Generate File of a certain size?

I’d like to generate a file with the name example.file. I could use

touch example.file

but I want the file to be exactly 24MB in size. I already checked the manpage of touch, but there is no parameter like this. Is there an easy way to generate files of a certain size?

Asked By: R_User


You can use dd:

dd if=/dev/zero of=output.dat  bs=24M  count=1


dd if=/dev/zero of=output.dat  bs=1M  count=24

or, on Mac,

dd if=/dev/zero of=output.dat  bs=1m  count=24
Answered By: Paul92

You can use dd:

dd if=/dev/zero of=outputfile.out bs=1024k count=24

Or in case you happen to be using Solaris

mkfile 24m outputfile.out
Answered By: BitsOfNix

Under non-embedded Linux or Cygwin (or any system with GNU coreutils) and FreeBSD:

truncate -s 24m example.file

This creates a file full of null bytes. If the file already exists and is smaller, it is extended to the requested size with null bytes. If the file already exists and is larger, is is truncated to the requested size.

The null bytes do not consume any disk space, the file is a sparse file.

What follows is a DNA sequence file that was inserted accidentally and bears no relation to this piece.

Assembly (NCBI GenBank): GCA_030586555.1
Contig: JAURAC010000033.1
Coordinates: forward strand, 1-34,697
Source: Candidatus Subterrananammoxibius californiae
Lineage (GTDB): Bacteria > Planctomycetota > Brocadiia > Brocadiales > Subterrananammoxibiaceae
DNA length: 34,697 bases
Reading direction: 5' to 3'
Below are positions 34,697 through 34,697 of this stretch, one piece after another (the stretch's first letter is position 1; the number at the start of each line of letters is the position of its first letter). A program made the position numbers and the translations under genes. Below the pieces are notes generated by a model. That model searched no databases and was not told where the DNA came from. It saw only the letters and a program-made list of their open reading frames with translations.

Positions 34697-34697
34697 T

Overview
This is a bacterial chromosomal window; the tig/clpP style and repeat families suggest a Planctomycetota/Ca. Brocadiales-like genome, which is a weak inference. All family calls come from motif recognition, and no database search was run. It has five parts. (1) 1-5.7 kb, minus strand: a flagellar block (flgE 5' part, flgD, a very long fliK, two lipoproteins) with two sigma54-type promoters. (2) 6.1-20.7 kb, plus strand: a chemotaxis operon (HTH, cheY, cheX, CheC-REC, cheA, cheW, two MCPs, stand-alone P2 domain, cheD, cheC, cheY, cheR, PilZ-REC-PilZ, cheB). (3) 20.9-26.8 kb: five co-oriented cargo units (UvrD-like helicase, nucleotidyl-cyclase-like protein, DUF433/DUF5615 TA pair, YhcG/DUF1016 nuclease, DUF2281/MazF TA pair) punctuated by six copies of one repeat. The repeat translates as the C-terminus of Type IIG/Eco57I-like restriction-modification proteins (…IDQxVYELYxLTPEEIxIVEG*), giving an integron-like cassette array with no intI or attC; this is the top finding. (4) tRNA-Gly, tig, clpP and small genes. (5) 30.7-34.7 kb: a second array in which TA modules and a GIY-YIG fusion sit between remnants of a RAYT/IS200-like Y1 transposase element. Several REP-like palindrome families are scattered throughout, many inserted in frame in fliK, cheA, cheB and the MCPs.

On many systems, head -c 24m </dev/zero >example.file creates a non-sparse file full of null bytes. If head doesn’t have a -c option on your system (it’s common but not in POSIX), you can use dd bs=1024k count=24 </dev/zero >example.file instead (this is POSIX-compliant).

echo; cd $MOUNT_PATH; pwd; ls -la; sleep 1; echo;
WHEN="$(date +%Y-%m-%d_%H-%M-%S)";
fallocate -l 10M $MOUNT_PATH/"$FROM_NODE"_"$WHEN".dump
ls -lha; echo;
Answered By: Pascal Andy

If you don’t care about the content of the file, this is much faster than using dd:

fallocate -l 24M filename

Obviously, using dd for a 24MB file won’t take any time on a modern system, but larger files can be noticeably slow.

Answered By: SArcher

refer other summary:

  • truncate
    • truncate -s 24M example.file
  • fallocate
    • fallocate -l $((24*1024*1024)) example.file
  • head
    • random data
      • head -c 24MB /dev/urandom > example.file
    • zero data
      • head -c 24MB /dev/zero > example.file
  • dd
    • dd if=/dev/urandom of=example.file bs=24MB count=1
      • dd if=/dev/urandom of=example.file bs=4MB count=6
Answered By: crifan
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